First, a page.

Skip to main content

Application of Diffusion Growth Chambers for the Cultivation of Marine Sponge-Associated Bacteria

Abstract

Marine sponges contain dense and diverse microbial communities, which are renowned as a source of bioactive metabolites. The biological activities of sponge-microbe natural products span a broad spectrum, from antibacterial and antifungal to antitumor and antiviral applications. However, the potential of sponge-derived compounds has not been fully realized, due largely to the acknowledged “supply issue.” Most bacteria from environmental samples have resisted cultivation on artificial growth media, and cultivation of sponge-associated bacteria has been a major focus in the search for novel marine natural products. One approach to isolate so-called “uncultivable” microorganisms from different environments is the diffusion growth chamber method. Here, we describe the first application of diffusion growth chambers for the isolation of cultivable and previously uncultivated bacteria from sponges. The study was conducted by implanting diffusion growth chambers in the tissue of Rhabdastrella globostellata reef sponges. In total, 255 16S rRNA gene sequences were obtained, with phylogenetic analyses revealing their affiliations with the Alpha- and Gammaproteobacteria, Bacteroidetes, Actinobacteria, and Firmicutes. Fifteen sequences represented previously uncultivated bacteria belonging to the Bacteroidetes and Proteobacteria (Alpha and Gamma classes). Our results indicate that the diffusion growth chamber approach can be successfully applied in a natural, living marine environment such as sponges.

This is a preview of subscription content, access via your institution.

Fig. 1
Fig. 2
Fig. 3
Fig. 4

References

Download references

Acknowledgments

PJS acknowledges funding by NIH MBRS SCORE grant S06-GM-44796. CT acknowledges the support by a Fedor-Lynen-Fellowship from the Alexander-von-Humboldt Foundation. We thank the University of Guam Marine Laboratory staff for assisting with field work. GS acknowledges the funding for phylogenetic analyses at the University of Auckland in the authors' laboratory by the German Academic Exchange Service (DAAD) short-term fellowship 'Microbial Symbiosis and Diversity in Marine Sponges' from 02/2013 to 06/2013.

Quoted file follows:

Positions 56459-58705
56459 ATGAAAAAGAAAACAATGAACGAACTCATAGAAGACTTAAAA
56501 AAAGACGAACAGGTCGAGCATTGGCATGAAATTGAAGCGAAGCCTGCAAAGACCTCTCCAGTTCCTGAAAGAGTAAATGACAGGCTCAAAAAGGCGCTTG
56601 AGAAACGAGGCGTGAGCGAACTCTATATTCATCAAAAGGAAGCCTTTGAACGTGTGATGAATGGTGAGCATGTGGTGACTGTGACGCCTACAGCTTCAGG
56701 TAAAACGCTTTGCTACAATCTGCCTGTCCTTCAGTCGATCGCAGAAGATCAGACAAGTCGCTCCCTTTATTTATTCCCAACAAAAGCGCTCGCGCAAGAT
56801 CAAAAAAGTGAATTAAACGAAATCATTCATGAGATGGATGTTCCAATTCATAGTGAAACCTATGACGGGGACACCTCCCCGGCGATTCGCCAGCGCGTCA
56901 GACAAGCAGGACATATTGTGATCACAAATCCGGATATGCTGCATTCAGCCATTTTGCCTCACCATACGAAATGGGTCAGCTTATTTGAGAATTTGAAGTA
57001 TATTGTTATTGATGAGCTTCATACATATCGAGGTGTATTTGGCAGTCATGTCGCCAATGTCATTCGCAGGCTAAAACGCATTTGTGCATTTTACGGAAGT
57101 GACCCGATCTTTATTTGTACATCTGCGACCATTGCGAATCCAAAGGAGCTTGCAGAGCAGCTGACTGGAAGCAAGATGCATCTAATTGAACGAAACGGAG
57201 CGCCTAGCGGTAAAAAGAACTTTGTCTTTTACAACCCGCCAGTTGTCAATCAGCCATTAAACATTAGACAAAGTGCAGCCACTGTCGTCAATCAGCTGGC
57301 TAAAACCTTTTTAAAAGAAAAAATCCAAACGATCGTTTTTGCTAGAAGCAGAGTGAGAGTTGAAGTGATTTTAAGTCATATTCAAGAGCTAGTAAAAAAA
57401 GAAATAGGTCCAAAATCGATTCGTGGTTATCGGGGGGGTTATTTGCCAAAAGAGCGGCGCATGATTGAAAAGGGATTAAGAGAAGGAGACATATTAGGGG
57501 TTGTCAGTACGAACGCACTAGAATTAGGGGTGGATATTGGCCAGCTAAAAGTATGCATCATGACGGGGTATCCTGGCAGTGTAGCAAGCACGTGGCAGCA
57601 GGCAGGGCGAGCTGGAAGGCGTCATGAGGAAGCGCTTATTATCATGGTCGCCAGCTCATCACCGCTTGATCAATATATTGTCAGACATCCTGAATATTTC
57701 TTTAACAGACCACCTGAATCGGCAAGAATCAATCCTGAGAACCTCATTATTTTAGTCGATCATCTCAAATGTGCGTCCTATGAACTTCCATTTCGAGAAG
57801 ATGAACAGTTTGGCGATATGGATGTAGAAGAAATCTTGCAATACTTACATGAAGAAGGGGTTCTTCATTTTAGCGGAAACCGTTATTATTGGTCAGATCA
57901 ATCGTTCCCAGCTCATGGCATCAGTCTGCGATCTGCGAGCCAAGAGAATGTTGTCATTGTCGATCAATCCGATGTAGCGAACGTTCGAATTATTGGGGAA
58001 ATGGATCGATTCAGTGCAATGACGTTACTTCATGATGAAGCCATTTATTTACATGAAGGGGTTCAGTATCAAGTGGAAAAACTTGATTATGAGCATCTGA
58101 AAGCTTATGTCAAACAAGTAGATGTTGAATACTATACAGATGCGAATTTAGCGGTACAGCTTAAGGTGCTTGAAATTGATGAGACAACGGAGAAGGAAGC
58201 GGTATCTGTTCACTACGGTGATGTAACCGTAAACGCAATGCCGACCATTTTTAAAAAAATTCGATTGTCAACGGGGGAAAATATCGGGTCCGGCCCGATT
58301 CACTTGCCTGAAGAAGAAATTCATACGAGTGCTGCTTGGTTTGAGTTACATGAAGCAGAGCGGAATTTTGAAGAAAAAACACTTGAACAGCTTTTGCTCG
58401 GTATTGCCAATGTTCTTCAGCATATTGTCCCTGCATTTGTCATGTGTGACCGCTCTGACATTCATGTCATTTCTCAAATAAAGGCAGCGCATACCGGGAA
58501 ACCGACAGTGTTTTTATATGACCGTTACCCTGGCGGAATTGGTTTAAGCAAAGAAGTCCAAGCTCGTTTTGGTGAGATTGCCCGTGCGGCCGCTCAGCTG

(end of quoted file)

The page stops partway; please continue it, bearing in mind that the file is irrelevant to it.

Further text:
Author information

Authors and Affiliations

Authors

Corresponding author

Correspondence to Peter J. Schupp.

Electronic supplementary material

Below is the link to the electronic supplementary material.

Supplementary Fig. 1

16S rRNA-based phylogeny of R. globostellata-associated Gammaproteobacteria organisms. Details are the same as those provided in Fig. 3 (JPEG 485 kb)

Supplementary Fig. 2

16S rRNA-based phylogeny of R. globostellata-associated Gammaproteobacteria organisms. Details are the same as those provided in Fig. 3 (JPEG 457 kb)

Supplementary Fig. 3

16S rRNA-based phylogeny of R. globostellata-associated Alphaproteobacteria organisms. Details are the same as those provided in Fig. 3 (JPEG 599 kb)

Supplementary Fig. 4

16S rRNA-based phylogeny of R. globostellata-associated Alphaproteobacteria organisms. Details are the same as those provided in Fig. 3 (JPEG 526 kb)

Supplementary Fig. 5

16S rRNA-based phylogeny of R. globostellata-associated Actinobacteria organisms. Details are the same as those provided in Fig. 3 (JPEG 784 kb)

Supplementary Fig. 6

16S rRNA-based phylogeny of R. globostellata-associated Firmicutes organisms. Details are the same as those provided in Fig. 3 (JPEG 466 kb)

Supplementary Table 1

Sequence information for all isolates. Novel cultured strains are highlighted in bold. It includes the GenBank accession number (ACC), the length of the sequence (long = >1199, short ≤1199), the isolate DGC source of the sequence (direct or DGC1 to DGC4), the different media types, and the GenBank blast results with the taxonomic classification from phylum to genus, the maximum identity and the related GenBank accession number. (XLSX 90 kb)

Rights and permissions

Reprints and Permissions

About this article

Verify currency and authenticity via CrossMark

Cite this article

Steinert, G., Whitfield, S., Taylor, M.W. et al. Application of Diffusion Growth Chambers for the Cultivation of Marine Sponge-Associated Bacteria. Mar Biotechnol 16, 594–603 (2014). https://doi.org/10.1007/s10126-014-9575-y

Download citation

  • Received:

  • Accepted:

  • Published:

  • Issue Date:

  • DOI: https://doi.org/10.1007/s10126-014-9575-y

Keywords

  • Cultivation-dependent
  • Marine sponge
  • Bacterial symbionts
  • Diffusion growth chamber
  • In vivo cultivation
  • Rhabdastrella globostellata
  • Sponge-specific cluster
  • 16S rRNA